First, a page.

On 8/1/2011 5:07 PM, Stathis Papaioannou wrote:
On Sun, Jul 31, 2011 at 9:59 PM, Craig Weinberg<whatsons...@gmail.com>  wrote:

Nice. You're making my point though. We would have no clue that our
brains could think by the exterior behavior of the neurons it's made
of. It's only because we are our brains that we know it is the case
that groups of neurons do think and feel.

That's just your assertion and it is doubtful. We have a clue that other people think because of their exterior behavior; and we know experimentally that that behavior is controlled by afferent and efferent neurons and that it is dependent on neurons in the brain. We have this clue purely by external observation and do not require introspection to arrive at it. In fact it was once thought that the locus of thinking was the gut, before further study found it to be the brain.

Therefore, designing
something based upon only what our brain appears to us to be doing
(not much...  just another interesting organ in the body doing it's
cell/organ things) doesn't mean that the thinking and feeling is going
to show up by itself.

If the behavior shows up then that means that thinking and feeling are showing up as surely as your dog thinks and feels.

If we could modify our own minds first to be
able to see and feel the thoughts and feelings of another brain, then
we would be more likely to be able to tell whether we were on the
right track in designing a deep AGI. Without that sense, we're like
blind people comparing the beauty of the pictures we've painted -
insisting that if it feels like the Mona Lisa to touch then there's no
reason why it couldn't look exactly like the Mona Lisa. You need the
right brushstrokes, definitely, but if you can't see the color of the
paint and do it all in black it doesn't much matter.

You're ignoring the generality of the Church-Turing thesis which shows that computation is generic and doesn't depend on the medium. You argue purely by analogy. Analogies can be helpful, but they aren't arguments.

Brent
If we take in our hand any volume; of divinity or school metaphysics, for instance; let us ask, Does it contain any abstract reasoning concerning quantity or number? No. Does it contain any experimental reasoning, concerning matter of fact and existence? No. Commit it then to flames: for it can contain nothing but sophistry and illusion. --- David Hume (1711-1776), Enquiries Concerning the Human Understanding and Concerning the Principles of Morals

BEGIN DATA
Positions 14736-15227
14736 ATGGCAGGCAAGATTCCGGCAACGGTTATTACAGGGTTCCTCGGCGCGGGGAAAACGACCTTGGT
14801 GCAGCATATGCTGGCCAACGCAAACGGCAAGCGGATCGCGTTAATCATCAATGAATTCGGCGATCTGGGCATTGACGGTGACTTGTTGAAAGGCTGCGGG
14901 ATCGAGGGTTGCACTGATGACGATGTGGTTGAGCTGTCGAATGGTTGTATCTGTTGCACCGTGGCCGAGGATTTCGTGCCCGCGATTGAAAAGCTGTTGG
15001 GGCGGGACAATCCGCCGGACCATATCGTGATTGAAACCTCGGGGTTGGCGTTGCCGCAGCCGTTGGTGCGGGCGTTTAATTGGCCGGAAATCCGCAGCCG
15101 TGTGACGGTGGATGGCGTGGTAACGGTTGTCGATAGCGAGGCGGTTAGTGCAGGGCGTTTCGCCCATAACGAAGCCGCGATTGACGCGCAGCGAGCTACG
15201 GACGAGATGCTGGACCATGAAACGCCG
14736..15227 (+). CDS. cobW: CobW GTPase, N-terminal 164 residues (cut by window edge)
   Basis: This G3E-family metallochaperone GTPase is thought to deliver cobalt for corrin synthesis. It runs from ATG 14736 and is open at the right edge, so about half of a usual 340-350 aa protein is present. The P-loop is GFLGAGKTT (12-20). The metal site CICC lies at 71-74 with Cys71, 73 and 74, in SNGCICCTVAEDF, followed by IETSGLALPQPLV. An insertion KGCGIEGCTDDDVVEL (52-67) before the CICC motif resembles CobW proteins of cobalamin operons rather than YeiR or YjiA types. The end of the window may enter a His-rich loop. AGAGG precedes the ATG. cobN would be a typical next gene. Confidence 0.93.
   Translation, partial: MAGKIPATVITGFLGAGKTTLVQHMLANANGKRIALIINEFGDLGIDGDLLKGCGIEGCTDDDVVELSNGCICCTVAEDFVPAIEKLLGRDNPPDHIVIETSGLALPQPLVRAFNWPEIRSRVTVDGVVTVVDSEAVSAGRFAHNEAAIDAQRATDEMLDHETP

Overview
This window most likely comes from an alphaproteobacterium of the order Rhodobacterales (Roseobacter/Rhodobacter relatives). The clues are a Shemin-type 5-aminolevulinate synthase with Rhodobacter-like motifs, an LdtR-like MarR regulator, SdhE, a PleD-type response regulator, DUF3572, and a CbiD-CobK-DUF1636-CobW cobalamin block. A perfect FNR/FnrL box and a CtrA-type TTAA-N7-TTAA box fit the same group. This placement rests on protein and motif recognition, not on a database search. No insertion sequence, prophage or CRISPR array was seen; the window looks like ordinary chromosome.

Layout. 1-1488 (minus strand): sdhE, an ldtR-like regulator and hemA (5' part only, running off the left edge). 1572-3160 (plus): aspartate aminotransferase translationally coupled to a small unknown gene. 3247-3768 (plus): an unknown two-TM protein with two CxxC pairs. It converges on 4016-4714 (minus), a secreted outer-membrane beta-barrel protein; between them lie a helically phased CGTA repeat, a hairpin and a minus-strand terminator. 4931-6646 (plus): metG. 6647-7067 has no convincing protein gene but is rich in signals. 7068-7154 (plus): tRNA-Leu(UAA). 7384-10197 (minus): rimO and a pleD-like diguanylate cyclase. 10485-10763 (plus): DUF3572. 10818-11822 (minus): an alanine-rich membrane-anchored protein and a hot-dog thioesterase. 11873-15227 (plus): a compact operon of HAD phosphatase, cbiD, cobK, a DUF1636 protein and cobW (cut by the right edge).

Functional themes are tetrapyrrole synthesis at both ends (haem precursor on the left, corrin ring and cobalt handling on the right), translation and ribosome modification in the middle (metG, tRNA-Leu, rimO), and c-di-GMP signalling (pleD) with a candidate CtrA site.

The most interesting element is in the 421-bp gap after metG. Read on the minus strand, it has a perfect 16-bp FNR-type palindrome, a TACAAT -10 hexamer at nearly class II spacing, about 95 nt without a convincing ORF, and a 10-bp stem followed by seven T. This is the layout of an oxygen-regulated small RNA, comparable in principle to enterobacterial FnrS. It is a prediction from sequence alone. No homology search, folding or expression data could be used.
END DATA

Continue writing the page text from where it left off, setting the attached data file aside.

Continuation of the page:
*If we take in our hand any volume; of divinity or school metaphysics, for instance; let us ask, Does it contain any abstract reasoning concerning quantity or number? No. Does it contain any experimental reasoning, concerning matter of fact and existence? No. Commit it then to flames: for it can contain nothing but sophistry and illusion. *

(David Hume (1711-1776), Scottish philosopher. Enquiries Concerning the Human Understanding and Concerning the Principles of Morals
1. You agree that is possible to make something that behaves as if
it's conscious but isn't conscious.

2. Therefore it would be possible to make a brain component that
behaves just like normal brain tissue but lacks consciousness.

3. And since such a brain component behaves normally the rest of the
brain should be have normally when it is installed.

4. So it is possible to have, say, half of your brain replaced with
unconscious components and you would both behave normally and feel
that you were completely normal.

If you accept the first point, then points 2 to 4 necessarily follow.
If you see an error in the reasoning can you point out exactly where
it is?



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